Where to start when choosing the right furniture for your garden? It's vital to first work out how you use your garden – do you enjoy hosting parties (lots of seating needed), or prefer to relax in privacy? Are you a sun worshipper, in which case a lounge chair is essential, or a consummate cook (think large and sturdy garden dining table or dining set)?
The biggest win when buying garden furniture is picking items that are durable and well built, without sacrificing comfort and style. Size matters, too: if your furniture is too small, you won’t want to spend much time using it; too large, and your garden will feel compromised.
Read on for comprehensive coverage of all these factors in choosing your garden furniture – and inspiring examples, too!
Choosing the right garden furniture material
Choosing the right material is essential, too. There are four main choices: wood; rattan; metal; and man-made materials. If you have a shed or conservatory, you needn’t worry about your furniture getting wet or damaged. If not, you will need to choose garden furniture that can withstand the elements.
Invest in sturdy, classic wooden garden furniture
Wooden garden furniture is a classic, natural choice that will complement most gardens. Rustic or modern, light or dark – there are lots of options. If your garden has decking, choose a wood species or colour for your furniture to harmonise with it, which doesn’t mean you need an exact match, just enough similarity to avoid clashing colours and textures.
For outdoor use, go with a tough hardwood that can be left in the garden year-round. Teak, an ever-popular choice for garden furniture, is exceptionally durable thanks to its very high oil content. Almost completely rain-proof, it rarely rots, dents or warps, so makes for a good investment. Keep it in good condition with an annual coating of sealer.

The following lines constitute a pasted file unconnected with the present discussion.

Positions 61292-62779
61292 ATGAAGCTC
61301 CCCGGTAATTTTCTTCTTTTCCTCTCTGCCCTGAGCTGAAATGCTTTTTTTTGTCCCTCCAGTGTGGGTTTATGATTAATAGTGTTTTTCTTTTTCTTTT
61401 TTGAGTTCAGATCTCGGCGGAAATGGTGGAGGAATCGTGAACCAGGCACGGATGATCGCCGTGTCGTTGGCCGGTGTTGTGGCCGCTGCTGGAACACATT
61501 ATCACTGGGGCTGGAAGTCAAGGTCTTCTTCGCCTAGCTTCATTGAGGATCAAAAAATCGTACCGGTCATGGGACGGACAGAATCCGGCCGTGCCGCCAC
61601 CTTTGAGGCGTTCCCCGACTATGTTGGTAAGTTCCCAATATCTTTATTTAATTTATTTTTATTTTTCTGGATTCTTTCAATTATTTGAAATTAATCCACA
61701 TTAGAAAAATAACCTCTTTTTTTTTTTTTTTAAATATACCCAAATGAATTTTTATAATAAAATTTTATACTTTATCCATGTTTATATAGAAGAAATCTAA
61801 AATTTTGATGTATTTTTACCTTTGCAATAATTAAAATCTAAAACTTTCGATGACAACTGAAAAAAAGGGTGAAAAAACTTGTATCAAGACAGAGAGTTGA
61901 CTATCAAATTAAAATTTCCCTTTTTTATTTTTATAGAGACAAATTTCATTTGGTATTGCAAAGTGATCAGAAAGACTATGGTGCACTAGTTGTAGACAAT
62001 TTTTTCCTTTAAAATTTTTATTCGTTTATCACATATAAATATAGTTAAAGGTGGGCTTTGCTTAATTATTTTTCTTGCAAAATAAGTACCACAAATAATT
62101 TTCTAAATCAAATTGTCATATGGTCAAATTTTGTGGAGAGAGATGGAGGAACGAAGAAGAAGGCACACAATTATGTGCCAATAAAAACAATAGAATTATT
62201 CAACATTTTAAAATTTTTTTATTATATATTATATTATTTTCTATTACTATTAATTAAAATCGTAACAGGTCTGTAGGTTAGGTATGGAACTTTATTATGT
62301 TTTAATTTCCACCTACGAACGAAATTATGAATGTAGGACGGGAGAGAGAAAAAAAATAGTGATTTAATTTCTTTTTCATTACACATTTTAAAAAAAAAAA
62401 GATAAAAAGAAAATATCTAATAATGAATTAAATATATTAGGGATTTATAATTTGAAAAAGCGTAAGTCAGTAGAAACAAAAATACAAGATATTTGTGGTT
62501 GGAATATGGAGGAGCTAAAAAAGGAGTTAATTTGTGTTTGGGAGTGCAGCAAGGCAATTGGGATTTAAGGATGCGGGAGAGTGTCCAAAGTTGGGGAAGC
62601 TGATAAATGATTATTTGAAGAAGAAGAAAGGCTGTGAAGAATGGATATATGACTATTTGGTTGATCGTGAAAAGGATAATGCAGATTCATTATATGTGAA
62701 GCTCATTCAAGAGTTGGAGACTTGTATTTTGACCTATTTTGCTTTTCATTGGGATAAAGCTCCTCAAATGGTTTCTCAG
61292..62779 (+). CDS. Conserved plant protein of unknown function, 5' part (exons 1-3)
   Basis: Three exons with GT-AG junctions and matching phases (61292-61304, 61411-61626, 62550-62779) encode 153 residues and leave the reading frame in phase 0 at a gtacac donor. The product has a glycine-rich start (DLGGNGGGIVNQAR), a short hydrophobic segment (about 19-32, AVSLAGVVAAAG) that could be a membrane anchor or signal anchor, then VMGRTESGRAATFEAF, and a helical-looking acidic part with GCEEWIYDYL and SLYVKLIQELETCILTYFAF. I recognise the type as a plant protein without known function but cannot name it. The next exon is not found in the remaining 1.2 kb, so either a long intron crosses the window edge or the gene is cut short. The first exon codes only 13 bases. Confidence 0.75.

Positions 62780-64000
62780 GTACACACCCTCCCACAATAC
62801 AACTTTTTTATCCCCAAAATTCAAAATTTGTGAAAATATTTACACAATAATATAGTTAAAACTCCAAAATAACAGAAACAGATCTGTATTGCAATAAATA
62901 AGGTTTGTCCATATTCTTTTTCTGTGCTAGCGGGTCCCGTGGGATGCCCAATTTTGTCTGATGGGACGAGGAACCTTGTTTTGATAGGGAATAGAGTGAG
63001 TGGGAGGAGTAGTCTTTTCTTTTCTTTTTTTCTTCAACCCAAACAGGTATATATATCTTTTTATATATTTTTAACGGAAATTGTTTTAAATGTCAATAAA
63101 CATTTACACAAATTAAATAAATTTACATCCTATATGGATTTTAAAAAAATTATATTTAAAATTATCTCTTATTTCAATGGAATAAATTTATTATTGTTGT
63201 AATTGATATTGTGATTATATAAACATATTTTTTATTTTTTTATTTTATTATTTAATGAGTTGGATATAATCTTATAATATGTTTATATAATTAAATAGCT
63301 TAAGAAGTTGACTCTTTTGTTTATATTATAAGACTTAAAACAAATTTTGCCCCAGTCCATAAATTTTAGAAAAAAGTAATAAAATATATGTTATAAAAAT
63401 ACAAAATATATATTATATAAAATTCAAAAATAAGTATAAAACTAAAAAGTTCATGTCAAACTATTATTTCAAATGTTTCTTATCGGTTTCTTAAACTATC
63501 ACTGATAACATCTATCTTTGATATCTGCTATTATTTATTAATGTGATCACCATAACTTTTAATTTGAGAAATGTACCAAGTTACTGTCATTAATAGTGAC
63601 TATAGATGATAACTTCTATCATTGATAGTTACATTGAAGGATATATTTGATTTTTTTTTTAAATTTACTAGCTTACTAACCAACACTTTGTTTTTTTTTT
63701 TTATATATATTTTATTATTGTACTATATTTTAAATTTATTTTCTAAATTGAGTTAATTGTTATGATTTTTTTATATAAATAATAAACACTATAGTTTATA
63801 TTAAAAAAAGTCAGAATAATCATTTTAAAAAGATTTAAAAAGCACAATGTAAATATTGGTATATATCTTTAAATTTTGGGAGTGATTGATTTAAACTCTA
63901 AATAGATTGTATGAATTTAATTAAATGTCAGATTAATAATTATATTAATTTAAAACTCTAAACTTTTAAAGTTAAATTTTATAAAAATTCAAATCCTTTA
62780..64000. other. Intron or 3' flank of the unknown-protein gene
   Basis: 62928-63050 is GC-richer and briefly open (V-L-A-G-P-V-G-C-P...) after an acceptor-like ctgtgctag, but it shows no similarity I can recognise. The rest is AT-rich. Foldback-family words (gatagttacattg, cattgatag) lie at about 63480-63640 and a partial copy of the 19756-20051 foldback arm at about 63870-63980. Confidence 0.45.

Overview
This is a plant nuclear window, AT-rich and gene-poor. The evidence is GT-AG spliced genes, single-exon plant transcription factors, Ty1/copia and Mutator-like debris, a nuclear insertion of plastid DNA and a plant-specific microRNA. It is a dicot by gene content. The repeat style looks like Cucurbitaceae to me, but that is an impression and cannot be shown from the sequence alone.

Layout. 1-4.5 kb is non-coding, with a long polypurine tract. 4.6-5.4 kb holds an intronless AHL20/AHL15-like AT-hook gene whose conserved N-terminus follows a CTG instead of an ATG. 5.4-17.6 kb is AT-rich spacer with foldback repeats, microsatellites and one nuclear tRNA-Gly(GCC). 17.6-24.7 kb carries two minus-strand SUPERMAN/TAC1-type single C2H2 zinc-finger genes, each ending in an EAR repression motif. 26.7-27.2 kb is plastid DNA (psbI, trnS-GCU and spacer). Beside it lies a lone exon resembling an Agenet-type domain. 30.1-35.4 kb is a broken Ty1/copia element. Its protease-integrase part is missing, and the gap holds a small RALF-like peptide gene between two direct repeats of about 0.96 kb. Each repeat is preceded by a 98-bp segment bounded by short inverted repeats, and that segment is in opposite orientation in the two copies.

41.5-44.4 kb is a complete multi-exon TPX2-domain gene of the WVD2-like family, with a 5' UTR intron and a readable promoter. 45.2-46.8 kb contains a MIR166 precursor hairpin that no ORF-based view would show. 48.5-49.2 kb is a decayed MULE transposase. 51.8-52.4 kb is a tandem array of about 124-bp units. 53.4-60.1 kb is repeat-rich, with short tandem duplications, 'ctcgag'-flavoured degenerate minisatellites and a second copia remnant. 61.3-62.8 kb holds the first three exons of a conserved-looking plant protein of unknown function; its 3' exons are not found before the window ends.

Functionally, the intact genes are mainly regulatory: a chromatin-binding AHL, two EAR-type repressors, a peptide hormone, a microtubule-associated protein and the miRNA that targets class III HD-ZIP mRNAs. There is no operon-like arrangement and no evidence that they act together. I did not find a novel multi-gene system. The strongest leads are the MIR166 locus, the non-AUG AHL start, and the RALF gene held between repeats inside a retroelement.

Other good, tough timber garden furniture options include oak, eucalyptus and acacia. They are all hardwoods that can hold their own against the weather, although they are not quite as hardy as teak, so will benefit from oiling once a year.
The downside of wooden furniture? Some larger pieces can be heavy; this means they won't get tipped over in the wind, but they won't be easy to move around the garden regularly either.
Pick elegant rattan or wicker garden furniture
Rattan furniture is the ideal buy for recreating the relaxed look of a traditional country cottage garden (whether you live in the country or city). Lightweight, it's generally easy to shift around the garden – handy if you like to follow the sun with your lounger.
What's the difference between rattan and wicker? Rattan is a strong and durable natural material (made from a vine) that can stand up to the British weather; a tell-tale sign of high-quality rattan is that it should be consistent in texture and colour. You might find that the rattan you're considering is synthetic (see faux rattan below), which is where wicker comes in...
Wicker relates not to a separate material, but to a weaving style (think rattan furniture), and while it can be made from natural materials, such as bamboo, it is usually crafted from a sturdy, weather-proof synthetic, typically resin. That's that confusion cleared up, then.
Explore the versatility of metal garden furniture
Metal garden furniture is perhaps the most versatile of all materials for garden furniture. It can be traditional in style – think intricate wrought iron pieces – to modern and industrial. Metal integrates easily into every kind of garden, from country cottage to rooftop terrace, and can be powder-coated for a colour finish.
Cast aluminium is strong, durable, does rust or flake if left out in wet weather, and is generally very low-maintenance. Despite being hardy, it is a very light material, making it portable – perfect if you like rearranging your garden furniture, or simply want to move into the shade when it gets too hot. There is a slight disadvantage to its light-quality, however: if it’s windy, it is likely to blow over. Aluminium also absorbs heat, so chairs will be more comfortable topped with soft padding.